Watch: Charlotte Gainsbourg Gets Engaged to Dev Hynes in “Deadly Valentine”
Fri, 22/09/17 – 17:54 | No Comment

Charlotte Gainsbourg releases new single Deadly Valentine, taken from her forthcoming album Rest, out November 17. The video, featuring Dev Hynes, is part of a series of videos Gainsbourg directed in connection with the album. “Each video came from personal, resonating ideas,” she explains. “This song mixes wedding vows with an offbeat tone. I wanted to […]

Read the full story »
ralph lauren pas cher ralph lauren uk sale louis vuitton handbags ralph lauren pas cher Christian Louboutin shoes Christian Louboutin shoes
ARTISTS

FEATURES

MUSIC

MX QWERRRK

WOT’S UP!

Home » ARTISTS

Counter-Couture: Handmade Fashion in an American Counterculture

Submitted by on Wednesday, 22 April 2009No Comment

Counter-Couture: Handmade Fashion in an American Counterculture celebrates the handmade fashion and style of the 1960s and 1970s. Often referred to as the hippie movement, the Counterculture swept away the conformism of the previous decade and professed an alternative lifestyle whose effects still resonate today. Moved by the rejection of a materialist and consumerist interpretation of the American Dream, Counterculture youths embraced ideals of self-sufficiency and self-expression. Against the backdrop of the Vietnam War protests and the civil rights movements, hippies, flower children, and idealistic young people shunned the cultural standards of their parents, embraced the struggle for racial and gender equality, used drugs to explore altered states of consciousness, and cultivated a renewed dimension of spirituality.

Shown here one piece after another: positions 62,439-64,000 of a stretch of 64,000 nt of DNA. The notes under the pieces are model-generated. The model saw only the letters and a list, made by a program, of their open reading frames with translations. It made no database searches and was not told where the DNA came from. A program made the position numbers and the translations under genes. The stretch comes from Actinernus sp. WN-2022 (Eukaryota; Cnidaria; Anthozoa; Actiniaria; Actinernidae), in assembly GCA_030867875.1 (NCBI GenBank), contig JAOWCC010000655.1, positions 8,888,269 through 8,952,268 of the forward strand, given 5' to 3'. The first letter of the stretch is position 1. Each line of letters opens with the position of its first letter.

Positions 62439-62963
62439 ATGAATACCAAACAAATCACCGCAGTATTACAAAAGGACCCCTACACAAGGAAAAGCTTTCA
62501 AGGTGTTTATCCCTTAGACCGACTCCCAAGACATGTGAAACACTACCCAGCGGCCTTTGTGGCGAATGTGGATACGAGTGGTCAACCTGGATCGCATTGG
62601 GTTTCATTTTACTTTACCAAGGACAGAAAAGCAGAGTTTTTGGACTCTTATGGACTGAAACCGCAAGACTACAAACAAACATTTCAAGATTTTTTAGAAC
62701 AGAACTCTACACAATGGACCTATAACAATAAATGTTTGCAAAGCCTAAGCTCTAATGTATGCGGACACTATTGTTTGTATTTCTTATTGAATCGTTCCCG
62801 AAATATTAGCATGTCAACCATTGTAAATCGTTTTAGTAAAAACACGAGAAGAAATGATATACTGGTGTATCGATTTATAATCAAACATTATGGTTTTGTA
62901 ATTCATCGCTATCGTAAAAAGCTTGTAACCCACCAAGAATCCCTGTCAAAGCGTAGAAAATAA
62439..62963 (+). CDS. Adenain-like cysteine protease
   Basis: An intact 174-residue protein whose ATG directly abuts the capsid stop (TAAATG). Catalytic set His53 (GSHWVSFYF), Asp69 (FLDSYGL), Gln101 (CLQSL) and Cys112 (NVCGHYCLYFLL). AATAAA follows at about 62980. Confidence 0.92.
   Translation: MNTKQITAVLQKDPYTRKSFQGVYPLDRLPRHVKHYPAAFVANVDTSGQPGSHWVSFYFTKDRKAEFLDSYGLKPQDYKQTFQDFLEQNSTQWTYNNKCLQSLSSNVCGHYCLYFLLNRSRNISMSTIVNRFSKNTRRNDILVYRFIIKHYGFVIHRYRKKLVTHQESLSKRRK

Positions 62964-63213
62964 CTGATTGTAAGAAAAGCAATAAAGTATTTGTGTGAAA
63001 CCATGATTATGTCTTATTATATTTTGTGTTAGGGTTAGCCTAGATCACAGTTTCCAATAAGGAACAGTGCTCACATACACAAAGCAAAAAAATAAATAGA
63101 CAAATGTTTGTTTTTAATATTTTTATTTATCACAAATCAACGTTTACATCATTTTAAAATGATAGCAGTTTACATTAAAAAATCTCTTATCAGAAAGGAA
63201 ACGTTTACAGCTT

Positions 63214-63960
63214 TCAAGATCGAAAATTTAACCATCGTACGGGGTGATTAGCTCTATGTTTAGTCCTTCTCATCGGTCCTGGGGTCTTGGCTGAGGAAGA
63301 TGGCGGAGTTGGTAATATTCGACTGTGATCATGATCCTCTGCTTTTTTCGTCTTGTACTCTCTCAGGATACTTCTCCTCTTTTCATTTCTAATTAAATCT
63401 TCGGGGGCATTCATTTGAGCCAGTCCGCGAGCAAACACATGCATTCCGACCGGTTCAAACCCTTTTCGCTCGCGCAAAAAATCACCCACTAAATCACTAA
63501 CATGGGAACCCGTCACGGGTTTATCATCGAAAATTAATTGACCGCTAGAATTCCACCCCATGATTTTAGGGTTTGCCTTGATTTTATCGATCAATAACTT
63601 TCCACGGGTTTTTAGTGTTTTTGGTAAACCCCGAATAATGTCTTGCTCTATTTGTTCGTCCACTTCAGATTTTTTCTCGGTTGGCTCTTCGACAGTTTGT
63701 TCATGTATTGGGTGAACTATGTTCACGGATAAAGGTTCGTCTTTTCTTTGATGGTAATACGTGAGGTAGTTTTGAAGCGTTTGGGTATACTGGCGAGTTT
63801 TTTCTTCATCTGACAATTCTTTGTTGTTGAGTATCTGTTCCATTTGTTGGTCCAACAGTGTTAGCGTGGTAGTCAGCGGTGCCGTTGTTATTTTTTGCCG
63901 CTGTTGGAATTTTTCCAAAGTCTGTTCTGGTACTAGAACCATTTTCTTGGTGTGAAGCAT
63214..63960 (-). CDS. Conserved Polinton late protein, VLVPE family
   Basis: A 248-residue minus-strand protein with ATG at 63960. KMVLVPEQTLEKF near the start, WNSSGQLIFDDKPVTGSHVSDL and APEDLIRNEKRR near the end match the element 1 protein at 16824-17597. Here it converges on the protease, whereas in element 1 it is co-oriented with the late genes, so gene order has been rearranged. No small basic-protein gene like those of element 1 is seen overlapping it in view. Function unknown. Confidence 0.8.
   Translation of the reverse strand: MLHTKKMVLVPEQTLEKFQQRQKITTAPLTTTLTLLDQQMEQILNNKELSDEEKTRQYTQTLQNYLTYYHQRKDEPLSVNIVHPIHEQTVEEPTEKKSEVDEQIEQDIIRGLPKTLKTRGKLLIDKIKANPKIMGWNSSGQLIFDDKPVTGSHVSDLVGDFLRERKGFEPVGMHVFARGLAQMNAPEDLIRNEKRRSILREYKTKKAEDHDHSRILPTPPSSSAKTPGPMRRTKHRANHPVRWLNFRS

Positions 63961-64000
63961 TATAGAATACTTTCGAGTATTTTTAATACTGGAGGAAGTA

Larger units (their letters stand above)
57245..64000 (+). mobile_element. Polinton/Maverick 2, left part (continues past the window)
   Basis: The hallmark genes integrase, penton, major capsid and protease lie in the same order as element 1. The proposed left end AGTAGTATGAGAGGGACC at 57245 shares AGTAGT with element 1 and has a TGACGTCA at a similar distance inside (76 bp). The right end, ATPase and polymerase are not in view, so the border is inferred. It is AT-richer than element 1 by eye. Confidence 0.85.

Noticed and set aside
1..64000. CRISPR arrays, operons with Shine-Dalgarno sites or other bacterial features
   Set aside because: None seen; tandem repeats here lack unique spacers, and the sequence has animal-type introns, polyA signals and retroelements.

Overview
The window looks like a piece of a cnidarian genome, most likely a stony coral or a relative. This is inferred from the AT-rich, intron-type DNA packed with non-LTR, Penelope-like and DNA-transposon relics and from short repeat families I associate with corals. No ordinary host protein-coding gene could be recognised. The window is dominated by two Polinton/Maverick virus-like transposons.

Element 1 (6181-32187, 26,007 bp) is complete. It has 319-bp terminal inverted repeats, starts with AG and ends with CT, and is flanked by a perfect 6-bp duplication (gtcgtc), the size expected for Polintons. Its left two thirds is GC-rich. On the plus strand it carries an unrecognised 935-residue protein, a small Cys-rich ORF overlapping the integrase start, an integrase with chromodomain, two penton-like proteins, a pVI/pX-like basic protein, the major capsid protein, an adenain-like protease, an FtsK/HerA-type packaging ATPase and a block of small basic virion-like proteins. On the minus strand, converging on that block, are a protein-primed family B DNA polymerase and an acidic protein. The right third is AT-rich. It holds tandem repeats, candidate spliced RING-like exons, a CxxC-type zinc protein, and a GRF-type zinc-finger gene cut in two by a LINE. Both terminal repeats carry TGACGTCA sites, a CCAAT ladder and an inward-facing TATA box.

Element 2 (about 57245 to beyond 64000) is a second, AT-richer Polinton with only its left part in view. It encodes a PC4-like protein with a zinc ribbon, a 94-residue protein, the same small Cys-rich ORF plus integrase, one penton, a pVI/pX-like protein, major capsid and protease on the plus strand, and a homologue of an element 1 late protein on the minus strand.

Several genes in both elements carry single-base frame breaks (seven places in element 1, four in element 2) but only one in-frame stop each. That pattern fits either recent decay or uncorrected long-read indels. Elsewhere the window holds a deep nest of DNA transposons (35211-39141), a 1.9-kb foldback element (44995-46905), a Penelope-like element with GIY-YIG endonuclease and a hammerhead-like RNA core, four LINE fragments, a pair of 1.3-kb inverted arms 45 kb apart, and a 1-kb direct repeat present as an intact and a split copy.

The pursuit of a personal style proved a transcendental tool toward self-realization, enlightenment, and freedom from conventions. Counter-Couture exhibits garments, jewelry, and accessories by American makers who crafted the very reality that they craved, on the margins of society and yet at the center of an epochal shift. The works on display encompass the ethos of members of a generation who fought for change by sewing, embroidering, quilting, patch-working, and tie-dyeing their identity. Putting the handmade at the center of their daily revolution, they embraced and contributed to establishing a craft and folk sensibility in a seminal moment for the development of American Craft.

 

Museum of Arts and Design, 2 Columbus Circle, NYC, 212-299-7777, March 2, 2017 to August 20, 2017

Leave a comment!

Add your comment below, or trackback from your own site. You can also subscribe to these comments via RSS.

Be nice. Keep it clean. Stay on topic. No spam.

You can use these tags:
<a href="" title=""> <abbr title=""> <acronym title=""> <b> <blockquote cite=""> <cite> <code> <del datetime=""> <em> <i> <q cite=""> <s> <strike> <strong>

This is a Gravatar-enabled weblog. To get your own globally-recognized-avatar, please register at Gravatar.